The CS6601 midterm exam points to an article on Wikipedia on Gibbs free energy. Part of the article includes code for how to implement Gibbs free energy for simulated annealing.  A student uses that code to solve the problem and accidentally includes the code with their answer to the midterm. Should the student be turned in to OSI? 

The Wikipedia article in question 3 links to other articles that have pseudocode for Metropolis-Hastings sampling. A student uses this code to solve another midterm question. Should the student be turned in to OSI? 

A student pays for code on one of the code-for-hire sites. The TA discovers it. Will the student be turned in to OSI? 

A student creates a private post to the TAs with her code.  During office hours she asks questions about her code even though there are other students attending the Hangout. Should she be reported to OSI? 

A student refers to a Python reference manual for how to use dictionaries. It includes sample code that provides an example dictionary for creating a look-up table for a train schedule.  The student understands the example and writes his own code to create a hashmap for opening moves for Assignment 1. Is using such reference material a violation of class policy? 

A student finds a function in scipy for doing expectation maximization. The documentation includes the code used to implement the function. Assignment #5 requires students to write their own expectation maximization function. The student bases her code on the scipy documentation. Should she be reported to OSI? 

Student A accidentally leaves her Github open. Unbeknownst to her, student B finds it and copies her code. A TA finds the match. Did student A violate the class policy? 

Student C pays for code from an online tutor.  The tutor advertises he helped students doing 6601. Will your professor pose as another student in the class and pay up to 10x the amount of money to get the code in order to discover the identity of student C?  (Give your answer imagining your professor is *very* determined.) 

A student discovers that Peter Norvig has been posting new pseudocode from edition 4 of the class textbook. He uses this new pseudocode, thinking it counts as part of “the book.” Just to be careful, the student cites his source. Should the student be referred to OSI? 

A student finds code from a Coursera AI course, uses it, and cites it as part of her assignment turn-in.  Did the student violate class policy?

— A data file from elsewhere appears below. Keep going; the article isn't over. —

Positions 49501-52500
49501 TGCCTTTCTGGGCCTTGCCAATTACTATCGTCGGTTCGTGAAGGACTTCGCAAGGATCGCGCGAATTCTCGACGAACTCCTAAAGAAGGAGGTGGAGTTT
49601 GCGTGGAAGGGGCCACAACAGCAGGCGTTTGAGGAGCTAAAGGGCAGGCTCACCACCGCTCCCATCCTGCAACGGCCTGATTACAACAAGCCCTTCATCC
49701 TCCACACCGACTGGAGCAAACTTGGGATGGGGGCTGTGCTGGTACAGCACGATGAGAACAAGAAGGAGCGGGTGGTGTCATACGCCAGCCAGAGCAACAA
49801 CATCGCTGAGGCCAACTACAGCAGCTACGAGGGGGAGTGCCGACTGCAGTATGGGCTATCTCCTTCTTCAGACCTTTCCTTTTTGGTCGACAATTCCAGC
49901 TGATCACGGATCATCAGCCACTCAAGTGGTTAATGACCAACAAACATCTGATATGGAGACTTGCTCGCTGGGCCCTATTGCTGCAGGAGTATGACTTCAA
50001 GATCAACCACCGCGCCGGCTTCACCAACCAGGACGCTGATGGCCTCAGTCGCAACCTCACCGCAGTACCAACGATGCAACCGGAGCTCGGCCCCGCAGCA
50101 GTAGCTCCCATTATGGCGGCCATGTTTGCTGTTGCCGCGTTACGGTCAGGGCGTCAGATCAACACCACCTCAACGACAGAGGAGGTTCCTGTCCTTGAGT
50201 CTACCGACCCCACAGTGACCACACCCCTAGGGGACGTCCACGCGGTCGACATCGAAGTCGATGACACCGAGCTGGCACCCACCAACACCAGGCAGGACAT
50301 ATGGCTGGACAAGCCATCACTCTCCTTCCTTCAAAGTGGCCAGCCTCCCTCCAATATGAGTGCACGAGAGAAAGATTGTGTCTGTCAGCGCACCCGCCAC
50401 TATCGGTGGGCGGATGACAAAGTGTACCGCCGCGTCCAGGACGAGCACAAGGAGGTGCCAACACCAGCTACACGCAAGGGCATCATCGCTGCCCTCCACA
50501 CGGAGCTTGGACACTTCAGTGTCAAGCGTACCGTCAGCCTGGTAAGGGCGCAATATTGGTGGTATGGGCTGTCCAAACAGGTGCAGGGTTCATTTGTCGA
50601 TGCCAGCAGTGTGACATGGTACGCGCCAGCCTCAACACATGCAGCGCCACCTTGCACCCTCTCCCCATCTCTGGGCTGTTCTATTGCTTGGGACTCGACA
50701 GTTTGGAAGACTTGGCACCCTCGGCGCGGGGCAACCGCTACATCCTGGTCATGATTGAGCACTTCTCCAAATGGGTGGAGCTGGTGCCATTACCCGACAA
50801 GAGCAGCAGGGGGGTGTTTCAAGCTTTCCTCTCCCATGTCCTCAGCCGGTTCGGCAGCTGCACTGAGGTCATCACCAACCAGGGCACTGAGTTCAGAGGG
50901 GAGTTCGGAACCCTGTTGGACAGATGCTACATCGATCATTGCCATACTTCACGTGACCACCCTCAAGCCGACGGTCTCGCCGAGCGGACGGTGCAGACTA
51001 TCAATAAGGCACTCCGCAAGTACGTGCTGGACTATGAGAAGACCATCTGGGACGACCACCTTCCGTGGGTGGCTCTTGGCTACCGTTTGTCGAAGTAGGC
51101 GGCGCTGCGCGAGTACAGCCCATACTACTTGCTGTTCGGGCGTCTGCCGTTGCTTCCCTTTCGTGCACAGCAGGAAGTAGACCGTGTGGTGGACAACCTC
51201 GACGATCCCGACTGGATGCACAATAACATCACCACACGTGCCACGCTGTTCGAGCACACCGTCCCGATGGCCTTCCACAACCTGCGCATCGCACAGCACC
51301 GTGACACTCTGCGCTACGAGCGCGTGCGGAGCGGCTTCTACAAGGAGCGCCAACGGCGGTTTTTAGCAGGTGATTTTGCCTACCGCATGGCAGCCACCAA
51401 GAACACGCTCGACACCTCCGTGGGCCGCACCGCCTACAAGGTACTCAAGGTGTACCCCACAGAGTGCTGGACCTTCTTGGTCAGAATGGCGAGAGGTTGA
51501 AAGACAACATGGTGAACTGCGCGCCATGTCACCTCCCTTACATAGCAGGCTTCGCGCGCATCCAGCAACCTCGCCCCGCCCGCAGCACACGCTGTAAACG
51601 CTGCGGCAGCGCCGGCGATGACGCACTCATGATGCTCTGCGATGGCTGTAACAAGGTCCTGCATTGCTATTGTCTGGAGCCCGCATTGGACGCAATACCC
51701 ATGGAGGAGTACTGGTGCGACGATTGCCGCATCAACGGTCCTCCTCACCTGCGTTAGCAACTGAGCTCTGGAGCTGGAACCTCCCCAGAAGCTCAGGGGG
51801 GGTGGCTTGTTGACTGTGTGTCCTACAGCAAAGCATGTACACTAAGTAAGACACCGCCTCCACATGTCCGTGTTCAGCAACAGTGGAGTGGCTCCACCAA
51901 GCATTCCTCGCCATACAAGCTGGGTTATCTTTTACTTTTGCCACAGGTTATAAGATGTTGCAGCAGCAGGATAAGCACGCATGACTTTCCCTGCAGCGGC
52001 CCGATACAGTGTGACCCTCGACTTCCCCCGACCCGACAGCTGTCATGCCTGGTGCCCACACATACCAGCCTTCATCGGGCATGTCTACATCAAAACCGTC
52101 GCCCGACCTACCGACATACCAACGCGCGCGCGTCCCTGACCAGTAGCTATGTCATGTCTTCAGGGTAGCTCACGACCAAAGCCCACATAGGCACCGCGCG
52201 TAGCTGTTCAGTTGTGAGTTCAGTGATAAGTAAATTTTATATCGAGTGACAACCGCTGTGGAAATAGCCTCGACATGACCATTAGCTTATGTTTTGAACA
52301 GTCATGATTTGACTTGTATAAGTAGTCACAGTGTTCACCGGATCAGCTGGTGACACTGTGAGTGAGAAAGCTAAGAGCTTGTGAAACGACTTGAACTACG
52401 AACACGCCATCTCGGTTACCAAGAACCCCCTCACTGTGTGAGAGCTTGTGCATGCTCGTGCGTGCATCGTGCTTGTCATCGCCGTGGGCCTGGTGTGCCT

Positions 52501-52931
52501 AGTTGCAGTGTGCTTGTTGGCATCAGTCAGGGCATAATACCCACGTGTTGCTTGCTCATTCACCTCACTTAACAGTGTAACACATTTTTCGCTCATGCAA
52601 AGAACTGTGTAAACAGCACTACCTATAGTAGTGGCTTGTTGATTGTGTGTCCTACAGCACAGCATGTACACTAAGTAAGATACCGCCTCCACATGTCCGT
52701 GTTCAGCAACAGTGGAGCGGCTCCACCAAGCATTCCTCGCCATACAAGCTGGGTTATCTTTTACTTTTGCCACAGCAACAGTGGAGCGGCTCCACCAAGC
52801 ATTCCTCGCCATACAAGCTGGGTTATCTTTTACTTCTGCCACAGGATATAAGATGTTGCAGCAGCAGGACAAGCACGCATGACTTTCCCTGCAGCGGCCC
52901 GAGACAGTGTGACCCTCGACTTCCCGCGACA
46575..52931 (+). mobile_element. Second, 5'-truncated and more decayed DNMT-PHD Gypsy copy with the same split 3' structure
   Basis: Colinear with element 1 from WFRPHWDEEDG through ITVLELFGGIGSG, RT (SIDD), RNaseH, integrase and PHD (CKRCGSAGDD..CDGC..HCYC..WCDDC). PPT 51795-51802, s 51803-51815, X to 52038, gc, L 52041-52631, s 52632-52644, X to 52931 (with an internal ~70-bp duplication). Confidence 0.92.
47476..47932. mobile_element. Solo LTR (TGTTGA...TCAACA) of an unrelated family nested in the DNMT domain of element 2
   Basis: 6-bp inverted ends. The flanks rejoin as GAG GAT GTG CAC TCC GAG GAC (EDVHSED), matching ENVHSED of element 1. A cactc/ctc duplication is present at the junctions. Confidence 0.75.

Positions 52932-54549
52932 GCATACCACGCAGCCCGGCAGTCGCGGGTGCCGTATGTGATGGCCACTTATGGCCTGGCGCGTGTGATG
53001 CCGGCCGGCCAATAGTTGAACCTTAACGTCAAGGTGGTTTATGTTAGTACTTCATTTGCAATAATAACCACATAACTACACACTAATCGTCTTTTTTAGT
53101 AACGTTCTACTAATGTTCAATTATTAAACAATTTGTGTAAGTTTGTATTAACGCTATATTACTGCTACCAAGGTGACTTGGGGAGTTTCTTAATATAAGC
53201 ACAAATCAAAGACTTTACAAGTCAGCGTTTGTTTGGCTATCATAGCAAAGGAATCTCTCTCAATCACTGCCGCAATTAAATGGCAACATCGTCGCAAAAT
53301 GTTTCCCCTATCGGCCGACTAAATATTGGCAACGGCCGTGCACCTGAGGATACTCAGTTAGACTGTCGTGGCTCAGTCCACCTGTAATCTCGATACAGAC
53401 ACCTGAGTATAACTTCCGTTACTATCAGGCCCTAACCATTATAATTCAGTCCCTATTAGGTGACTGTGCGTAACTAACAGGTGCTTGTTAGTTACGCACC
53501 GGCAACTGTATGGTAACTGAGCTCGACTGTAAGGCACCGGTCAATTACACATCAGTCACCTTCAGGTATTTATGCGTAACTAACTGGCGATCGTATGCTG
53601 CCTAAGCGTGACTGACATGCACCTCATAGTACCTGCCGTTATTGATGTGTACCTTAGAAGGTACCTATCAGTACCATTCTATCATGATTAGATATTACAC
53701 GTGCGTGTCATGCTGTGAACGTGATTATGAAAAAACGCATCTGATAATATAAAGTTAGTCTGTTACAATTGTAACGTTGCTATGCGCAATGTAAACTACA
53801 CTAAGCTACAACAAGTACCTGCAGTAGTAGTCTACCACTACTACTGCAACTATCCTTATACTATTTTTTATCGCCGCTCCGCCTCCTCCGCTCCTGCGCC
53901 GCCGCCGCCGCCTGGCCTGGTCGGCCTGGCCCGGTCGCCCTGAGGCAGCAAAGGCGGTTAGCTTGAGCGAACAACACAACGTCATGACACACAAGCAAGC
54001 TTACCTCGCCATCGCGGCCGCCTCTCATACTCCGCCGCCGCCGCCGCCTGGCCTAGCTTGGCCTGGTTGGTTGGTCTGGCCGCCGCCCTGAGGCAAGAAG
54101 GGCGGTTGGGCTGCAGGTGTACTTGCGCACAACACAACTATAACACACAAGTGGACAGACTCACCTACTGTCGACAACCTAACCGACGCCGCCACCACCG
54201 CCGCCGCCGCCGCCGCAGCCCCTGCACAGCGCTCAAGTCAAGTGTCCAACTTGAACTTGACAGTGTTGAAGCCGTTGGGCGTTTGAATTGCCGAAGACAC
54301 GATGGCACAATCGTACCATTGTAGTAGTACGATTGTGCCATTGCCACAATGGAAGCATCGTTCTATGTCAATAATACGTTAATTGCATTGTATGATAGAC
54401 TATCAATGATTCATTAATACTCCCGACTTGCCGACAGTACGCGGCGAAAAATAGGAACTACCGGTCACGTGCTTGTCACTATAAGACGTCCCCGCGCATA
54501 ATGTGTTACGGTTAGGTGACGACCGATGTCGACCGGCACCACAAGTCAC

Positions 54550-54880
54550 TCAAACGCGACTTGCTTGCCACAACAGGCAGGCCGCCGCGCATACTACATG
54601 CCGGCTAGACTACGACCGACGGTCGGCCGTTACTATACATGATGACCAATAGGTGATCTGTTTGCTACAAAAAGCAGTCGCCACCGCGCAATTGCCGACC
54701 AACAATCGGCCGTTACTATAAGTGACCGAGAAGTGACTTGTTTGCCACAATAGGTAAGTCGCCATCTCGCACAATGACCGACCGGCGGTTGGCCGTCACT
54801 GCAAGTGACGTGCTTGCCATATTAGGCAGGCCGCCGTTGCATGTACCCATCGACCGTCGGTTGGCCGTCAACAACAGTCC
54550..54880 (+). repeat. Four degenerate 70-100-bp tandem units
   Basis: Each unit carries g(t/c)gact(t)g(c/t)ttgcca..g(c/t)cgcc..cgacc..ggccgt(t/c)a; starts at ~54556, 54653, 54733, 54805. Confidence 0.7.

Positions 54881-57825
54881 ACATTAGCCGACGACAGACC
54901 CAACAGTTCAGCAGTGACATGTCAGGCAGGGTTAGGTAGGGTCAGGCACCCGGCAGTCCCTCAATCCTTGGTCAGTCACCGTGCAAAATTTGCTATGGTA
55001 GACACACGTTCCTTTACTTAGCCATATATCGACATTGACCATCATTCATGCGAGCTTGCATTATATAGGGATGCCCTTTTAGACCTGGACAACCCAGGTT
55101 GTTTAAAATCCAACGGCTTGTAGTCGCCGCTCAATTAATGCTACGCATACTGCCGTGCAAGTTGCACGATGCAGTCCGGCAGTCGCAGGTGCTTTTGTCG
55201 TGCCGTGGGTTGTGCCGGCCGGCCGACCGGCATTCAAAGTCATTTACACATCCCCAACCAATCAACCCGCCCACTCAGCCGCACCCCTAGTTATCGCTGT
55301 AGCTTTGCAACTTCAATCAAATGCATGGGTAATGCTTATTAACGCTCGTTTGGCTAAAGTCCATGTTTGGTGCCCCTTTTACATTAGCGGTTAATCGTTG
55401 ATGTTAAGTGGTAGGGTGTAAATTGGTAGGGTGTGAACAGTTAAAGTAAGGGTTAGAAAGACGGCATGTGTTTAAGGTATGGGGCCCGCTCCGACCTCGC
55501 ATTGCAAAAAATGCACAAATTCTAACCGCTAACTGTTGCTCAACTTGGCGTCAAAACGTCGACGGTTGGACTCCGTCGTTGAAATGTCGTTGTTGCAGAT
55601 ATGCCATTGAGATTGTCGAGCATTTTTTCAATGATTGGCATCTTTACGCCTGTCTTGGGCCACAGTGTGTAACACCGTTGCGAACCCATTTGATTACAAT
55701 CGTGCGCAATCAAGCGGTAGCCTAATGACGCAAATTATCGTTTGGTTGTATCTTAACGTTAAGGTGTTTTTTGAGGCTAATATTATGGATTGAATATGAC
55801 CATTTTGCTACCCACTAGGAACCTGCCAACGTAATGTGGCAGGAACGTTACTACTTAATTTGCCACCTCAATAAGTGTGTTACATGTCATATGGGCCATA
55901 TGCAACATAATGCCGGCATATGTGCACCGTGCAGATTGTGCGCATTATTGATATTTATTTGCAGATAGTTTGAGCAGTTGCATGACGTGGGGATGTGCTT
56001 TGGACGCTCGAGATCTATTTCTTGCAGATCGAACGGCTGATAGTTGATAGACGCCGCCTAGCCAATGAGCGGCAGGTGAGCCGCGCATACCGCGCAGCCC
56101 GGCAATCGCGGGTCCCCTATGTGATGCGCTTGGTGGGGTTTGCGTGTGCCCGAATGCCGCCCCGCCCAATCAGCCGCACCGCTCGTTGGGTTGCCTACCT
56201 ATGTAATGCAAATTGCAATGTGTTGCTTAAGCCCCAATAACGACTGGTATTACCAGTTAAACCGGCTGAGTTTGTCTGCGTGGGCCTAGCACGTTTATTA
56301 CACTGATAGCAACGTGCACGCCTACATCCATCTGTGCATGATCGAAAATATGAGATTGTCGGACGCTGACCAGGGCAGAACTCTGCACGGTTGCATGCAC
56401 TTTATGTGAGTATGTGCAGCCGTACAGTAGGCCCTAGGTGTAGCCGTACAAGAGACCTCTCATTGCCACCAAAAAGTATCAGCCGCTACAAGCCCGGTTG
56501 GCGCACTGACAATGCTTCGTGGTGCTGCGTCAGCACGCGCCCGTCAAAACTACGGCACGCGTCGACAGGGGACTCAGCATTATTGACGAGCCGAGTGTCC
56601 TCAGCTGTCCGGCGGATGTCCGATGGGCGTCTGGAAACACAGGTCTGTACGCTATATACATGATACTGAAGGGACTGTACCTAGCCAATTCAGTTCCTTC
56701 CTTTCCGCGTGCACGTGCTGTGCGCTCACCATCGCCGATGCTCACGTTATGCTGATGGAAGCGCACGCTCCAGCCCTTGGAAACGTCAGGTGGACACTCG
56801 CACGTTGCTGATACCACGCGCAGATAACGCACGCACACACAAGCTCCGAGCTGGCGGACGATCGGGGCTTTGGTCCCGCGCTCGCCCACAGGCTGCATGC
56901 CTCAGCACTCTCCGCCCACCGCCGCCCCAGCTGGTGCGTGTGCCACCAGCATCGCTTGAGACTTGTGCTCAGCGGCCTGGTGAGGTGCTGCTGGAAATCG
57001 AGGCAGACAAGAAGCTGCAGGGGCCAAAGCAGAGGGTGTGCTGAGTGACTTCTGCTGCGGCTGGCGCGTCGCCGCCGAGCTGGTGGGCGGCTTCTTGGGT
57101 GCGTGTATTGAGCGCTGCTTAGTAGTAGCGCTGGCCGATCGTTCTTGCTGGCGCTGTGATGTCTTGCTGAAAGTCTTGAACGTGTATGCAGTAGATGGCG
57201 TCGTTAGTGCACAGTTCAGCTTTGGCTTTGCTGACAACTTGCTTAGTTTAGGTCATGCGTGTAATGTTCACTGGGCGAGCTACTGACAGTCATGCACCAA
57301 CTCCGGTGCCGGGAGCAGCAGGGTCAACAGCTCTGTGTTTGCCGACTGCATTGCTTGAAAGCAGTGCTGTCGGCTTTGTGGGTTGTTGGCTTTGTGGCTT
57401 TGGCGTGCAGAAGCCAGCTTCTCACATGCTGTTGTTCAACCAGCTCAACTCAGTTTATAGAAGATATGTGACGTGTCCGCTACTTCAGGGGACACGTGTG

A student uses pseudocode from one of the “Further reading resources” given in the class videos and cites it. Did they violate the class policy? 

A student uploads his homework to a homework sharing site. A TA discovers it before anyone has downloaded it. Will the student be referred to OSI? 

A student has implemented breadth first search before for a robotics course. She has understood BFS for a while and coded it up for that class. For 6601, she pulled out the old robotics code and re-used it. Did the student violate the class policy? 

Suppose that the student in question 15 had actually grabbed the BFS code from stack overflow when doing the assignment for the robotics class.  She forgot she got the code from there, and the robotics course policy was such that it was allowable to get code from other sources (for example, perhaps their main teaching concern was not learning BFS but showing how sharing information between robots can significantly speed the solution.) She submits this BFS code to 6601, and it matches to original stack overflow post.  Is saying “I submitted this code to 74xx and it was accepted” an adequate defense? 

A student takes the course twice. He submits the same code from the first time he took the course, thinking he is OK because the first time he did the course he code everything from scratch. The anti-plagiarism software triggers a 67% match with the student’s previous submission. Will the student be referred to OSI? 

There are considerable resources that have been made to support the textbook. A student discovers a python code repository associated with the book that implements the algorithms for Assignment #2. Is looking at actual code implemented based on the book’s pseudocode (as opposed to the pseudocode itself) a violation of class policy? 

A student posts her code publicly on Piazza. Has she violated class policy? 

A student does a screen share of her code during Online Office Hours (Hangouts). Other students are also present. Did she violate class policy? 

A student plagiarizes in Assignment 1. The TAs catch him and report him to OSI. Upon realization, the student drops the course.  Will the student be added back to the course by OSI without warning?